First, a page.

Ears: I used the same Duff Black Fondant and used the medium sized circle from the Wilton Round Cut-Out set. I find that it’s easier if you roll the fondant out on the silicone mat, cut out the ears (in this case I cut out 48 circles for 24 cupcakes) Then peel the left over fondant off. This prevents you from having to lift the ears and transfer them which will probably disfigure your perfect circles. Let these sit out to harden up for at least a week.
Circle with L: I used Duff White Fondant and colored with red icing coloring to obtain the desired shade of pink. It’s best to color enough for the whole project (to cover the cake, make circles & bows) at one time because it is very difficult to recolor a second batch to match exactly. You will need about ½ to 2/3 of the 2 lbs. container of fondant to make all of the pink parts. Roll the fondant to about 1/8 of an inch and use the middle size circle for the Wilton Round Cut-Out set.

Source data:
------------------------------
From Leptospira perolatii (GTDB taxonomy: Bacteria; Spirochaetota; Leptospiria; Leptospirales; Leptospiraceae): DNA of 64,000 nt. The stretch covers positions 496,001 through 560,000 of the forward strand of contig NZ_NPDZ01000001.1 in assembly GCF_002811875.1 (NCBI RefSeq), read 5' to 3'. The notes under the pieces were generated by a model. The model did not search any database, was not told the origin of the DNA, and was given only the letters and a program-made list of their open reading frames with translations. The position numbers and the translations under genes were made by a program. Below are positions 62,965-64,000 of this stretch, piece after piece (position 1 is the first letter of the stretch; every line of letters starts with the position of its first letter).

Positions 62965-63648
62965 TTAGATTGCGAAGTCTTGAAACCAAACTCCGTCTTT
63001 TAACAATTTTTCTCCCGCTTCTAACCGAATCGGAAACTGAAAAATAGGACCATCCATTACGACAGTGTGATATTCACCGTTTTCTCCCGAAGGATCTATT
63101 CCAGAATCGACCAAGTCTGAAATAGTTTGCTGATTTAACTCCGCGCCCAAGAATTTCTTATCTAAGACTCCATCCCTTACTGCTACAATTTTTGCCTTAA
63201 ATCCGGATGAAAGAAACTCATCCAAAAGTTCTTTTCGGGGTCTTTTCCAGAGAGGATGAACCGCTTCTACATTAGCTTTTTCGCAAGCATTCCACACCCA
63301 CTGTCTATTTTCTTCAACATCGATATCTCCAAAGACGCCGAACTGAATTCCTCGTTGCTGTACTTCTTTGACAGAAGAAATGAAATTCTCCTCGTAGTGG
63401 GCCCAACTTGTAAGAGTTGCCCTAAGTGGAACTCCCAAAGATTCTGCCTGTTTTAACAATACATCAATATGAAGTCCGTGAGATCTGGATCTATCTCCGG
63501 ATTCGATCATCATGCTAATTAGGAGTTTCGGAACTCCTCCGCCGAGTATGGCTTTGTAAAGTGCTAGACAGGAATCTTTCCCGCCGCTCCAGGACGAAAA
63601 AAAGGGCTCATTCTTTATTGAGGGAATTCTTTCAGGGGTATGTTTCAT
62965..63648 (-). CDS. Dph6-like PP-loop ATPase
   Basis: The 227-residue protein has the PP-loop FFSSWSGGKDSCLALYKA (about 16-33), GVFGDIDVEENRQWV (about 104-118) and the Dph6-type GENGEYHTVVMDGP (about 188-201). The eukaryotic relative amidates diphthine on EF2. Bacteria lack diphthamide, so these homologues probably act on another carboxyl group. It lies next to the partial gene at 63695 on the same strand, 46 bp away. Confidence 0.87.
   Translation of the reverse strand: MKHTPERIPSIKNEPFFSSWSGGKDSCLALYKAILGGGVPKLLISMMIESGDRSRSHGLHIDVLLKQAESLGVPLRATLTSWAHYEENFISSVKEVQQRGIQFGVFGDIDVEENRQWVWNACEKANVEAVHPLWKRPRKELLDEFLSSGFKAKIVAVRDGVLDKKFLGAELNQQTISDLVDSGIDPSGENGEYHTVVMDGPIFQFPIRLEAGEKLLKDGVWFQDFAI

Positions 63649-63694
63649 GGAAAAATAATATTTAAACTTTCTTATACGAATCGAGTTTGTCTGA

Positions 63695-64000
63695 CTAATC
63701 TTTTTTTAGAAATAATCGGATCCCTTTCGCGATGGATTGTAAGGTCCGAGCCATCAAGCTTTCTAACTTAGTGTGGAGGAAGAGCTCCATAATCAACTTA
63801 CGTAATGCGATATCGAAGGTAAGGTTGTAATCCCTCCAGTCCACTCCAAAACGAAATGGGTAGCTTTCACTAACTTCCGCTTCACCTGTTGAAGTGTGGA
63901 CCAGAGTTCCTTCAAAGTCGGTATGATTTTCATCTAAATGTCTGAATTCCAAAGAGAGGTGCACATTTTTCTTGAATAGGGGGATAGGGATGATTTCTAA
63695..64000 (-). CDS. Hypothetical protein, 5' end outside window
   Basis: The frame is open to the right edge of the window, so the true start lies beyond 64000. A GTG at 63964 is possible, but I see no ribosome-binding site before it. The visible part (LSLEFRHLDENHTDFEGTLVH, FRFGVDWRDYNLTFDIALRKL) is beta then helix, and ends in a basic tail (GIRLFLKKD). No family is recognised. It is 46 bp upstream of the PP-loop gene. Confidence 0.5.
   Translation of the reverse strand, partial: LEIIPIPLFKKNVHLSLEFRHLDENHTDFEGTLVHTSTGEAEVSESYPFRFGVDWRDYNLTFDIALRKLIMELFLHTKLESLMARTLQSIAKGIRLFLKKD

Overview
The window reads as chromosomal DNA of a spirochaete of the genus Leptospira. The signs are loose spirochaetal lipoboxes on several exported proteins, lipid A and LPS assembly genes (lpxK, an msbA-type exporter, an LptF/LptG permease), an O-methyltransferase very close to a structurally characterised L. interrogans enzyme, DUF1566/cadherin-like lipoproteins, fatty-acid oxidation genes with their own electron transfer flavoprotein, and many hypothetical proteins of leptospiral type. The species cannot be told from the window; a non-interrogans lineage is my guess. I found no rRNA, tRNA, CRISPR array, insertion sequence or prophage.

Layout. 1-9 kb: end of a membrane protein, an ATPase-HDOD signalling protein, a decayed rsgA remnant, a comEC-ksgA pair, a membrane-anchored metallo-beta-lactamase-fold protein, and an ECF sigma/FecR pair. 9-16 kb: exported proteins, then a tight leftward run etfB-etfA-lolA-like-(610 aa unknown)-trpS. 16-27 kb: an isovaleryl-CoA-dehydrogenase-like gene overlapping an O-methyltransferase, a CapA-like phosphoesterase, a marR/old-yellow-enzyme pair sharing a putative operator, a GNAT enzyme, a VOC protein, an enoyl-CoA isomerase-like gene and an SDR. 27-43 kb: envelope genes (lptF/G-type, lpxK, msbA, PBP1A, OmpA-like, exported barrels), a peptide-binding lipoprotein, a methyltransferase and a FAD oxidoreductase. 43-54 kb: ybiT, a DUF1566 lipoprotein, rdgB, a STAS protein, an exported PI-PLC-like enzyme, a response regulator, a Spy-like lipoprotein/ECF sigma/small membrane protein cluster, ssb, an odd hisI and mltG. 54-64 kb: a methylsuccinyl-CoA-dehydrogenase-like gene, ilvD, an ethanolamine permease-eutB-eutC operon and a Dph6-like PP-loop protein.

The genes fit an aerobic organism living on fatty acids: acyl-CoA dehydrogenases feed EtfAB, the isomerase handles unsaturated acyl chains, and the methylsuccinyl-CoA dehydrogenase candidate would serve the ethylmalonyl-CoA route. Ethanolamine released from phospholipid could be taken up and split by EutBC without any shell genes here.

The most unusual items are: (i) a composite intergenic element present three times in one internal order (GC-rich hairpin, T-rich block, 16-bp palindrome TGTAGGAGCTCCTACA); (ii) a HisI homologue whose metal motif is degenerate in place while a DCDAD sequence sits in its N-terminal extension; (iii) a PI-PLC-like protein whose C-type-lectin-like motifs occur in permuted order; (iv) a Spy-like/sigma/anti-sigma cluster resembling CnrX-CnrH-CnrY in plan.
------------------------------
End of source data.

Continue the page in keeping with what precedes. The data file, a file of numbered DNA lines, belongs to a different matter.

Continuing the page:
Bows: Roll the fondant out to about 1/8 inch thick. Using a pizza cutter and ruler to cut out 3/8 inch x 5 inch strips. I roll my fondant on a Wilton Roll & Cut Mat or a silicone mat. The Roll & Cut Mat is nice because there are grid lines and circles to help guide you for easier rolling and cutting. Let the fondant sit out and dry for about a day. This will allow the fondant to be firm enough to mold into a bow and stay. Pinch the ends of the strips and bring towards the center. The fondant should still be sticky enough to stick to itself. Firmly press the pinched ends into the center of the strip to form a bow. Now cut a small strip a little less than a ¼ of an inch to cover the pinched ends to complete the bow. Let these sit out to dry for at least a week. The larger bow for the Minnie head is ½ inch x 6 inch strip.